creatures.gif - 9.8 K
Preview by Al Giovetti
Genre: strategy
Release: June 1997 (September 1996)
Developer: Millennium Interactive (UK),
Publisher: Inscape (Mindscape)
Phone: 800-693-3253
Requirements: Pentium PC, 2X CD-ROM, 16 bit sound card, 65,000 colors @640x480 SVGA, 8MB RAM & 30MB of hard drive space, Coming soon for Macintosh. 3.gif - 9.0 K

History: Millenium interactive has been responsible for games like James Pond, DefCon5 and Deadline. For years cyber-life or artificial life (a-life) has been studied by colleges and universities, this is the first true, sophisticated a-life program for desktop computers.

There has been a lot of talk about artificial intelligence products, but Creatures is the first to be sold on the commercial software market for the home computer.

Plot: You take the role of designing little creatures, called Norns, with a computer program described by Millennium as digital DNA, which is called CyberLife technology. You become responsible to teach and guide the little two-dimensional (2D) animated creatures in their 2D environment. You can even stroke (tickle) and slap them to get them to learn and obey.

Game play: The computer-based DNA can determine over 200 characteristics. Once the DNA is set, the simulated life, called sims, hatch, grow, react to stimuli, eat, talk, mate, breed new creatures, age, and die. In breeding natural selection is active and can result in more desirable traits replacing the ones on the original DNA. The game play is limited to keeping the sims alive by preventing virus infection, food poisoning, and help them make correct choices.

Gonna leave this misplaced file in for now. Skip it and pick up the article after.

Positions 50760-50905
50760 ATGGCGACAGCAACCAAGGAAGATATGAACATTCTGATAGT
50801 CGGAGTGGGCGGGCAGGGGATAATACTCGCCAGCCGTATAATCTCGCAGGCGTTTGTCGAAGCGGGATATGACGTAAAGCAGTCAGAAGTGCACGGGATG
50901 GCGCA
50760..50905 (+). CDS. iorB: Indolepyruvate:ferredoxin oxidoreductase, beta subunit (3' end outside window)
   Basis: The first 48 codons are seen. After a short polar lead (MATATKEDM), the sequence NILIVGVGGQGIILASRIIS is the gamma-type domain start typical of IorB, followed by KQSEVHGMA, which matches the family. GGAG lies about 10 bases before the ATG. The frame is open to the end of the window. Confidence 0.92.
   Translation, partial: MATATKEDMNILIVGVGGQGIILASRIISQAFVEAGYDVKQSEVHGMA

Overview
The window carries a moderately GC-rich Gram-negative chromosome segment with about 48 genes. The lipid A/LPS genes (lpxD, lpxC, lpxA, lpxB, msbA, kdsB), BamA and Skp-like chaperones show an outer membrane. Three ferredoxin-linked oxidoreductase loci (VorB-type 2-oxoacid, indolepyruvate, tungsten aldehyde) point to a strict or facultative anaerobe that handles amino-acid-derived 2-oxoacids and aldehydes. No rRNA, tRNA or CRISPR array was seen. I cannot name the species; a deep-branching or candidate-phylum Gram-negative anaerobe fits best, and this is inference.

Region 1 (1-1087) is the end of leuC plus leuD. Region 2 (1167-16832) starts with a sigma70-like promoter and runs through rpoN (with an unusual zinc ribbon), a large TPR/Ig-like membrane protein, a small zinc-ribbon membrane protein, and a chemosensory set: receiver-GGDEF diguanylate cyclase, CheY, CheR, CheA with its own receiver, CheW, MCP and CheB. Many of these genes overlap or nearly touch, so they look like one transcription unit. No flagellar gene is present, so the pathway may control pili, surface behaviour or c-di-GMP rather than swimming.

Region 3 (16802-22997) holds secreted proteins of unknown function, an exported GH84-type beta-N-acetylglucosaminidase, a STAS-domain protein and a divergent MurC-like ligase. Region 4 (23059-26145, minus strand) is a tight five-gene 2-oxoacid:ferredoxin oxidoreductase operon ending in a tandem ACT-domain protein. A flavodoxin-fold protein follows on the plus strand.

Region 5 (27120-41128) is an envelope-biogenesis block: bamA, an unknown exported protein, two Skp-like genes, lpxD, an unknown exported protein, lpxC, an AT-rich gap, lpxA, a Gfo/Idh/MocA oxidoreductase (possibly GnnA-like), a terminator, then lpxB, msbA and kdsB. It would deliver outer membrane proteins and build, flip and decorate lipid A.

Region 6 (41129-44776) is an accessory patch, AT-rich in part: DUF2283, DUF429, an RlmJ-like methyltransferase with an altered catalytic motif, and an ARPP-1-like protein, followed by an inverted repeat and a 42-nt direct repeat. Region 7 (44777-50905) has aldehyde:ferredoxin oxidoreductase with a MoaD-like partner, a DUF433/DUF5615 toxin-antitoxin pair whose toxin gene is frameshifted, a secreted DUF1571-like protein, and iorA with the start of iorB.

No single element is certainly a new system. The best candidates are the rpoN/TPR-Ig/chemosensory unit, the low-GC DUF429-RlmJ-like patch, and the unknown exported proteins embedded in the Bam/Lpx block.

Creatures display feelings and basic needs: hunger, pain, frustration, and desire. The creature inhabitants are called Norns. Each game comes with six eggs complete with genetically distinct "reproductive material." The six eggs are divided into male and female, which you can breed to produce your own race of Norns.

The first goal, with a newborn Norn, is to teach them to talk and understand your commands in the form of verbs and nouns. Once they can talk, you can find out what they are thinking. Once they can understand your language they can take commands. The game contains an automated language teacher to help save you the boredom and repetition of this micromanagement duty.

Norns can be left to their own devices or can be taught with the laborous process of rewards and punishment. Norns exhibit emotions and human character traits like curiosity. Later in the game herbs and stimulants can be used to control the norms even further by modifying energy level, hunger, sex drive, and other motivating forces of living things.

Once your brood breeds and grows up, the older Norns can teach the younger ones. Since the lifecycle of a Norn is 10 to 15 hours, these little beings will need some nurturing.

Norns live in the land called Albia. Albia can be as peaceful or frustrating as you make it. The Norns have foes called Grendels. The rival Grendels can attack Norns, steal their food, crossbreed, and other forms of interaction.

Graphics: Simple 2D drawings of animation and background which may be too primitive for many sophisticated tastes now used to light-sourced, gouraud-shaded, texture-mapped, three-dimensional, rendered 3D Studio and Silicon Graphics Incorporated (SGI) graphics. 4.gif - 7.4 K

Musical score:

Human voice actors:

Sound effects

Multi-player: The game has varios internet features. Norns, Grendels, and saved games can be posted on the web and downloaded by others to further experiment and add to each world. Millenium also posts a new six pack of eggs on their website every week for breeding and hatching.


Vince Broady,
Frederick Paul, PC Games, volume 3, number 9, September, 1996, pg. 18.
Next Generation, May, 1997, pg. 91.